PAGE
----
The Fall of the House of Usher
Director: James Sibley Watson and Melville Webber. Cast: Herbert Stern, Hildegarde Watson, Melville Webber. Screenplay: James Sibley Watson and Melville Webber (based on the story by Edgar Allan Poe).

Photo © 2000 Image Entertainment
This silent, early American adaptation of Edgar Allan Poe's infamous short story was created, to its great advantage, before straightforward narrative acquired its dominant hold over how filmmakers conceived of and manipulated their medium. As a result, Watson and Webber's Fall of the House of Usher—not to be confused with Jean Epstein and Luis Buñuel's version, also filmed as a silent in 1928—spends its 13 minutes creating a powerful, frightening, and thrillingly imaginative evocation of Poe's famously perverse tale. Fitting with the story's themes, this Usher flouts almost every possible repressive taboo that was already organizing Hollywood films, for better or worse, into a predictable set of formal codes. Not only does The Fall of the House of Usher feature only three characters, you'll miss one of those three (the narrating traveler) if you so much as blink. Because the film forsakes intertitles, the scripted stage directions or dialogue that usually punctuated silent cinema narratives, even the basic points of Poe's plot are abstracted and encrypted within the movie's spookily sensory aesthetic.

To be sure, the doublings of character, mirror-tricks, enigmatic montage, and Expressionistic sets were imported from the German cinema of the preceding decade, and modern fans of films like Wiene's The Cabinet of Dr. Caligari or Murnau's Nosferatu will recognize immediately the influence of those films on Watson and Webber's stylistic practice. Nonetheless, Usher eschews the temptation toward narrative even more than those films—Caligari, after all, doesn't quit until most of the strange impressions of the mise-en-scène have received a narrative explanation, however bizarre. Usher, by contrast, revels in our macabre agitation in the face of its unsettling visions: a frame filled with kaleidoscopic images of Madeline's undead face, a top-hat that entirely stands in for the character who ostensibly wears it, and best of all, a superimposition of two shots of the stame staircase, separated from any larger architectural context, and overlaid so as to resemble some tortured cord of rope or deviated spinal column. Different viewers, obviously, will bring different associations to these shots. I grew mesmerized by the way in which the film rejects a "story" account of an isolated couple's spiritual and very likely sexual corruption. Melville and Webber are deliberate in letting the house tell its own story, as opposed to Poe, who filtered the tale through the perplexed vantage of the narrating traveler. I'm not suggesting this is a categorical improvement, but the structural rearrangement gives Watson and Webber's version its own distinctive logic, erupting from within the core of the house like an unconscious fantasy or a buried secret. The house itself operates as a kind of group unconscious for Roderick and Madeline. It has almost no architectural identity outside of their various states of catatonia, dementia, and terror, so that even the shots of walls, stairs, and corridors, twisted and crumbled as often as not, resonate with the characters' sins. These images collect until the film's quietly sinister end, which, like the rest of the movie, is barely less insinuating for all its borrowing from earlier directors.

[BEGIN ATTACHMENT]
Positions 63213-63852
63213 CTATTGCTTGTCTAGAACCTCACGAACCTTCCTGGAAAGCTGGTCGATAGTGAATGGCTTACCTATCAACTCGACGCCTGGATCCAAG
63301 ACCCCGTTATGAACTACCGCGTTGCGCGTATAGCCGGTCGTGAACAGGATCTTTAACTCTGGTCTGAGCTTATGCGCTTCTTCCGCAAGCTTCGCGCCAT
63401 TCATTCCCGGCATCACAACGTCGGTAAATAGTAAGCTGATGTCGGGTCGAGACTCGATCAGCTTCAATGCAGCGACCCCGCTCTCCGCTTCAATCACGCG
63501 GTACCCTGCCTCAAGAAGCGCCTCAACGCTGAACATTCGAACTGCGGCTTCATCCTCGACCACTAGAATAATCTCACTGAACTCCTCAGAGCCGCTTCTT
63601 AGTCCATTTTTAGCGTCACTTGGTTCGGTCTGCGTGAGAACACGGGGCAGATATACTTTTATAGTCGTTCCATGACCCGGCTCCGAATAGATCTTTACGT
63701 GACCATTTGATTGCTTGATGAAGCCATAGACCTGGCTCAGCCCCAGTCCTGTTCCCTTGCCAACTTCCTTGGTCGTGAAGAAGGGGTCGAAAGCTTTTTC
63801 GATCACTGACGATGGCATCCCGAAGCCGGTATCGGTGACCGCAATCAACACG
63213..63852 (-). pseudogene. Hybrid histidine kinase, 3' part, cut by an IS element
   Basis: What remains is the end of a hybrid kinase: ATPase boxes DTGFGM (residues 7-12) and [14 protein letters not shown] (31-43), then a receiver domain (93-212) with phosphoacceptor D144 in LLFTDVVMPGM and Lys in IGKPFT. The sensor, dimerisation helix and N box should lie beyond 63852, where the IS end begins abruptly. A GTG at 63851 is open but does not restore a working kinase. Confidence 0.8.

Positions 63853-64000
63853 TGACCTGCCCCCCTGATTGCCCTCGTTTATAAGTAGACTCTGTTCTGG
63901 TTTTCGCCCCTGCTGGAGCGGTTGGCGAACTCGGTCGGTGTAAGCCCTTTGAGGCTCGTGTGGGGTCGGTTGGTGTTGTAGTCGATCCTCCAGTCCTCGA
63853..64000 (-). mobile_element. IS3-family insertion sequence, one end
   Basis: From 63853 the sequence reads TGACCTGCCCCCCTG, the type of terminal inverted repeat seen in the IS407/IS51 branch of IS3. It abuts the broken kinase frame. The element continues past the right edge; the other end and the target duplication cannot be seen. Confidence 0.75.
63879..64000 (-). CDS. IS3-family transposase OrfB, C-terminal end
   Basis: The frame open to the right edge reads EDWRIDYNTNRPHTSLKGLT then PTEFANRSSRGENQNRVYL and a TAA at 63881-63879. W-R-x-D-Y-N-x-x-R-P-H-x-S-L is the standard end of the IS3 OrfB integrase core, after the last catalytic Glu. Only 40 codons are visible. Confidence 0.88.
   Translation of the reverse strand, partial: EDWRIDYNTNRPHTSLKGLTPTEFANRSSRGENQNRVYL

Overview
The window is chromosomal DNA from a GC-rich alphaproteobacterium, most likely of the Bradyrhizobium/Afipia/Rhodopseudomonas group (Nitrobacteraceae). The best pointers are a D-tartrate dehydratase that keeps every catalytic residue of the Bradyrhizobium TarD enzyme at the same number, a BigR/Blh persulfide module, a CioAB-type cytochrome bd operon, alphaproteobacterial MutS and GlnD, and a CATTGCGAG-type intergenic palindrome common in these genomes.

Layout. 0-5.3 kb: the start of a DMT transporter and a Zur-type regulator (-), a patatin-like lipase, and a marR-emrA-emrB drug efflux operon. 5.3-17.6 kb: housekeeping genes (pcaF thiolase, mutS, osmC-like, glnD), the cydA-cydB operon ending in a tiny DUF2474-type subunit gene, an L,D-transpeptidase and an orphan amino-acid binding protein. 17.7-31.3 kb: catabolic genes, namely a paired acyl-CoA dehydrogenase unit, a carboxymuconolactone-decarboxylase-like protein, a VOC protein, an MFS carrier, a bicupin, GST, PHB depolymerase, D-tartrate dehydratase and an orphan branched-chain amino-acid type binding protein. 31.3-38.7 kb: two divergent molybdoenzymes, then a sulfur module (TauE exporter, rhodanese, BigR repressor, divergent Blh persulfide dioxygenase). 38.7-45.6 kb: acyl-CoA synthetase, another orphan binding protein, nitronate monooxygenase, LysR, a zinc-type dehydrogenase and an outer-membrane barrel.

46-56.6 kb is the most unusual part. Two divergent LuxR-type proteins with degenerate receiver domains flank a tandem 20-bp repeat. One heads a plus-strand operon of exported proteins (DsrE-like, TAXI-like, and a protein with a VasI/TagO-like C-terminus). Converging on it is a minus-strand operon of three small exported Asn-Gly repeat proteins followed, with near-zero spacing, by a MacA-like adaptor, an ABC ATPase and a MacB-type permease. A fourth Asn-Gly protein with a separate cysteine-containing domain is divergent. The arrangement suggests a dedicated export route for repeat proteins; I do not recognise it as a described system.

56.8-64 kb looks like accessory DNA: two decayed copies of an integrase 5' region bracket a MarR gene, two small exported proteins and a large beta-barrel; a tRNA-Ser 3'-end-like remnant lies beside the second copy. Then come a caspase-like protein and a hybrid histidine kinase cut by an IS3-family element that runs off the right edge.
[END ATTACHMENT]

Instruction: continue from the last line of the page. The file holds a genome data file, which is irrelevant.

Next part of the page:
The Fall of the House of Usher was added in 2000 to the National Film Registry maintained by the Library of Congress to preserve America's most treasured works of cinema. Like many of the films in that registry, this little-exhibited picture may well be unfamiliar to contemporary audiences, and so the thrill of discovering it—of exhuming an artwork that only seemed to have vanished—is all the richer. The best way to see the film is to hunt down a copy of the 4-DVD set called Treasures of American Movie Archives that was released through the auspices of the AFI a few years ago. There's all kinds of great, rare material on those discs: fragments from the first decade of cinema, newsreels and political ads from the first third of the twentieth century, obscure documentaires, archive footage of famous historical moments (like that of Marian Anderson singing on the front steps of the Library of Congress), experimental work by less-heralded members of the American avant-garde. All of it is fascinating, but even in such privileged, eye-opening company, The Fall of the House of Usher stands tall. A


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